My big table is approx 94 inches long so even 58 inches looks short here! I have chairs for six but it can comfortably seat 8 people.

I'm trying different angles here to get the light!

This last darker shot is to show the changing blocks. Next time I use this pattern 246, I'll try the more colourful versions and weave up some happy kitchen towels. 

So what's up next?   Scarves and they are under way. After that?  I have a warp would for kitchen towels and a friend is having a baby so I'm looking for drafts and cones in the stash for that.


Monday, March 7, 2022

A Tale of Two Shawls: part 2

The second shawl is all finished and finally photographed.  I find bright sunshine will bleach out the colours much like a flash on the camera. So yesterday there was some high overcast clouds here and it seemed to be the best I could hope for and so I got busy snapping.

The finished dimensions are 21 inches by 83 inches, plus the fringe. So you can elegantly drape the cloth.

The rolled over section around the neck shows the shawl's other side which is slightly more warp dominant. Also, the fuchsia does appear less intense here. The sunshine was still a bit bright, even with high cloud cover.

Between the picture above and below, you can see the iridescent effect.  It somehow reminds me of some of the Venetian fabrics you see in old paintings.

I found the fuchsia 8/2 tencel a bit softly plied and so I had some issue with fraying in the first shawl. This time I used a temple and it went much better, if slower for weaving.  Interestingly, the final width of this shawl was 21 inches, same as the first shawl I didn't use a temple on.  The final length was 83 inches but was woven to the same length on the loom as the first.... so another mystery!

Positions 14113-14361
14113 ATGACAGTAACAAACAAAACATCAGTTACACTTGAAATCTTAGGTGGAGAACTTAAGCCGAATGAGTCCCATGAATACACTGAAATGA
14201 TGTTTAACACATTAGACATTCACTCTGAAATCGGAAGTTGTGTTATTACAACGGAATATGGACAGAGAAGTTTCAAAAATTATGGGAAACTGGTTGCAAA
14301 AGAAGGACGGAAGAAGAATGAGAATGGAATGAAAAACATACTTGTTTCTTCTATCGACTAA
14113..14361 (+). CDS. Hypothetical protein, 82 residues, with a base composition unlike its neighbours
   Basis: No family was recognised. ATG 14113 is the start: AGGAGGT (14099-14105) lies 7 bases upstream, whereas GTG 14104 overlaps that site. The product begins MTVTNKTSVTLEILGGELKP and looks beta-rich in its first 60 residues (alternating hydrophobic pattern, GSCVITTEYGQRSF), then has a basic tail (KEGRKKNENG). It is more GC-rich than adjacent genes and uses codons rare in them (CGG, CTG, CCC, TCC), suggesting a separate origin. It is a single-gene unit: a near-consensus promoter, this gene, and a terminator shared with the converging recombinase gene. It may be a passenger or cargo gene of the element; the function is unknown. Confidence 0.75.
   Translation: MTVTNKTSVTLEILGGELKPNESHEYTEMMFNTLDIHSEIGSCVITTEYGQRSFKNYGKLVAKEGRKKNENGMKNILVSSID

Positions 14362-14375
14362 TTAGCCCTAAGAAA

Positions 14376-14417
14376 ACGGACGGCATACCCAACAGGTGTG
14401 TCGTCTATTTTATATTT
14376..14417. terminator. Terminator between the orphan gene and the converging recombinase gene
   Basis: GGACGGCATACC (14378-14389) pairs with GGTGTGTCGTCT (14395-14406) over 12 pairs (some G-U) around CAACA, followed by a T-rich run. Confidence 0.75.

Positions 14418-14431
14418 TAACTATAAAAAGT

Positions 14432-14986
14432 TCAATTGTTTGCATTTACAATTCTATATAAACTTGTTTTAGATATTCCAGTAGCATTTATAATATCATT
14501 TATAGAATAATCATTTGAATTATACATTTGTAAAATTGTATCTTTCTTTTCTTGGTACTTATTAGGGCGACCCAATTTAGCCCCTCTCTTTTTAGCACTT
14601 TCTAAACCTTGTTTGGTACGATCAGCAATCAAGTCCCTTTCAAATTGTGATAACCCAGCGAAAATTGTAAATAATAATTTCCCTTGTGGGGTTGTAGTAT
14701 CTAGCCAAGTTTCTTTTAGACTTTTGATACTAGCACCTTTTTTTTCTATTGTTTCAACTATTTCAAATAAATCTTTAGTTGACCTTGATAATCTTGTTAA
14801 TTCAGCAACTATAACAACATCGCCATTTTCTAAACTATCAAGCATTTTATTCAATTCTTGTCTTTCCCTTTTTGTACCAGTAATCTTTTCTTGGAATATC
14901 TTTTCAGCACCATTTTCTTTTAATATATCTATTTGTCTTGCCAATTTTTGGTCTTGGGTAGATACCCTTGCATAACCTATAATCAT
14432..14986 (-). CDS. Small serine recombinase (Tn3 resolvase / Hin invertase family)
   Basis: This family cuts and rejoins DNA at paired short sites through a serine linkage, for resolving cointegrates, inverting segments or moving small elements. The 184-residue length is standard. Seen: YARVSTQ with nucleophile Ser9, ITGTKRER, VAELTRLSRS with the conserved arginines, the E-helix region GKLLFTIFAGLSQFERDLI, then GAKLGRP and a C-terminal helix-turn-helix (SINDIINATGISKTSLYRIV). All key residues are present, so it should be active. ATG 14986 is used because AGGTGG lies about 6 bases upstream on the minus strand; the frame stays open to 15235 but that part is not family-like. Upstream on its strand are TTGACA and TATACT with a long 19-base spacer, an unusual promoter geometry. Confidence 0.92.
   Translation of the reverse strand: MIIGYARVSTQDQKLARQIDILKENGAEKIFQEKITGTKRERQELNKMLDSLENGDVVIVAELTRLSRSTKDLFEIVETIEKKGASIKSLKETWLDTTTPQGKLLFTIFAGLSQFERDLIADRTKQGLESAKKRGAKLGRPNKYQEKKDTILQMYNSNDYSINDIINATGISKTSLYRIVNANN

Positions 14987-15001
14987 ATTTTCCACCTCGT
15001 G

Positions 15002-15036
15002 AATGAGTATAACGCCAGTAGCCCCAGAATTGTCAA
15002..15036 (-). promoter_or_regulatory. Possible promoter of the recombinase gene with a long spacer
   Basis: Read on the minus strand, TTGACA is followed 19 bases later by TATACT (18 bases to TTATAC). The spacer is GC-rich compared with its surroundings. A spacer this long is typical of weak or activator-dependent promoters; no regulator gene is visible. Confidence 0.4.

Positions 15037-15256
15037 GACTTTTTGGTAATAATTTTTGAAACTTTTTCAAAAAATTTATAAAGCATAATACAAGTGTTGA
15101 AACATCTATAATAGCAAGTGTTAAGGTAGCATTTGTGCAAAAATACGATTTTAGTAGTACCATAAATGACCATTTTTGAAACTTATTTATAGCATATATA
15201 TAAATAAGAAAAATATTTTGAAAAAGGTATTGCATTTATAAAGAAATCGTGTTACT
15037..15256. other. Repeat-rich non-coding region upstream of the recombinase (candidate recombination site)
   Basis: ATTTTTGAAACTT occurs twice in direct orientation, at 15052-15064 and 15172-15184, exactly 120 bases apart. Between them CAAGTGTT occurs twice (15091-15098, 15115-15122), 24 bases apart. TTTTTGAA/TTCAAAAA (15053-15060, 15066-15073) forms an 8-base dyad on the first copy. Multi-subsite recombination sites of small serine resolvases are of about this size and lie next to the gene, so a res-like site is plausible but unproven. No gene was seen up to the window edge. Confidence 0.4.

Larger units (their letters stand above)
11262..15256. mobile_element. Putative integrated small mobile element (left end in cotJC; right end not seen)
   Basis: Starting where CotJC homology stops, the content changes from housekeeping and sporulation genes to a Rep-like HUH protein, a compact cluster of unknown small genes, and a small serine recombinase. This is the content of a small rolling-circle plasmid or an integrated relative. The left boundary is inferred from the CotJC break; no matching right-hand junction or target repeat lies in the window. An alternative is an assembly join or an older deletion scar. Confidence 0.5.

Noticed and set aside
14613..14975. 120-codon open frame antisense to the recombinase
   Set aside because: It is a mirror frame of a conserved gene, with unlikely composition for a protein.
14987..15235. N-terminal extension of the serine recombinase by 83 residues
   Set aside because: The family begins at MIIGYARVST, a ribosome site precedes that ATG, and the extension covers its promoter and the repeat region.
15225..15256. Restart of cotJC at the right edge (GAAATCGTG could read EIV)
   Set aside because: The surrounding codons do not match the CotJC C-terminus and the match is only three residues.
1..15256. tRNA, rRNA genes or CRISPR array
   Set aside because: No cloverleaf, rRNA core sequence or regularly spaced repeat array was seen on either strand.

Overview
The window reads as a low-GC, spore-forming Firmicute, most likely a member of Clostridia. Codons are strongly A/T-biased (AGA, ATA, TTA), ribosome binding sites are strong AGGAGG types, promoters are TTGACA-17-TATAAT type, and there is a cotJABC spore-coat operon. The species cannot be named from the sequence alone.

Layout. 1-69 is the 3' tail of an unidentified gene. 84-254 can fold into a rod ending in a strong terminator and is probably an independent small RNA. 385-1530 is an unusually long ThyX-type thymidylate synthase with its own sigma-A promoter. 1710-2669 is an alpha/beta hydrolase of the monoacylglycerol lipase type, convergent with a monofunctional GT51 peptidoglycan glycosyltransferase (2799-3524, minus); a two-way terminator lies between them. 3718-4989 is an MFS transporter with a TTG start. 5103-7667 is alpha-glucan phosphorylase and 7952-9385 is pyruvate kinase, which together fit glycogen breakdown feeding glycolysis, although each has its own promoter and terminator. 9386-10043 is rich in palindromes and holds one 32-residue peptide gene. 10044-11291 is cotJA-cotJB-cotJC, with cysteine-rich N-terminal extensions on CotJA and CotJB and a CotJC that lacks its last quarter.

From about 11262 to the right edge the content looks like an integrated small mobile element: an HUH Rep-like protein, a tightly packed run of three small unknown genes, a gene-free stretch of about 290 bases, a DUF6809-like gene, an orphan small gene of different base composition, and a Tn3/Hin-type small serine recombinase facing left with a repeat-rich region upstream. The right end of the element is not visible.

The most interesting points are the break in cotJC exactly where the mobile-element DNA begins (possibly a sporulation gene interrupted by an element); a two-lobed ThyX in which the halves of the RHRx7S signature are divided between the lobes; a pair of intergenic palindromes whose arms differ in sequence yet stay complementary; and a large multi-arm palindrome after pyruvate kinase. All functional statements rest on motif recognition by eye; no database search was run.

I sure wish my Judy had arms...... she wouldn't look like such a wrapped mummy!  πŸ˜

So we have crocus and snowdrops up and other little shoots coming up, and buds appearing on the trees.  We have seen flocks of redwing blackbirds pausing here as they migrate through and  crows flying overhead with nesting material firmly gripped in the beaks.  The new season and life in general  is rolling on but its hard to see any joy when the Ukraine is being bombed into submission by a dictator.

Canada has the highest concentration of Ukrainians and their descendants living outside of the Ukraine and they immigrated here and settled mainly on the prairies.  My parents came to Canada in 1960 and settled in Saskatoon, Saskatchewan. Our next door neighbours were an elderly Ukrainian  couple and they made our family feel welcome and they became like substitute grandparents to us.   My mother learned how to make cabbage rolls from them and they became a family favourite ever since.   Another memory I have is visiting another Ukrainian family and helping to make perogis by hand and I helped pinch the edges after the filling went in.   They are such warm and generous people and simply don't deserve what is happening to them now.

This is a picture of the couple that lived next door to us and helped to make us feel so welcome.  It's taken at my brother's christening  in 1964 and I was 8 years old.  Sadly, I don't recall their names but I remember the feelings and somehow I think they would be okay with that.....

Canada is once again opening their doors to Ukrainians to come and live with us again and they can be sure of a warm welcome.   🌻🌻🌻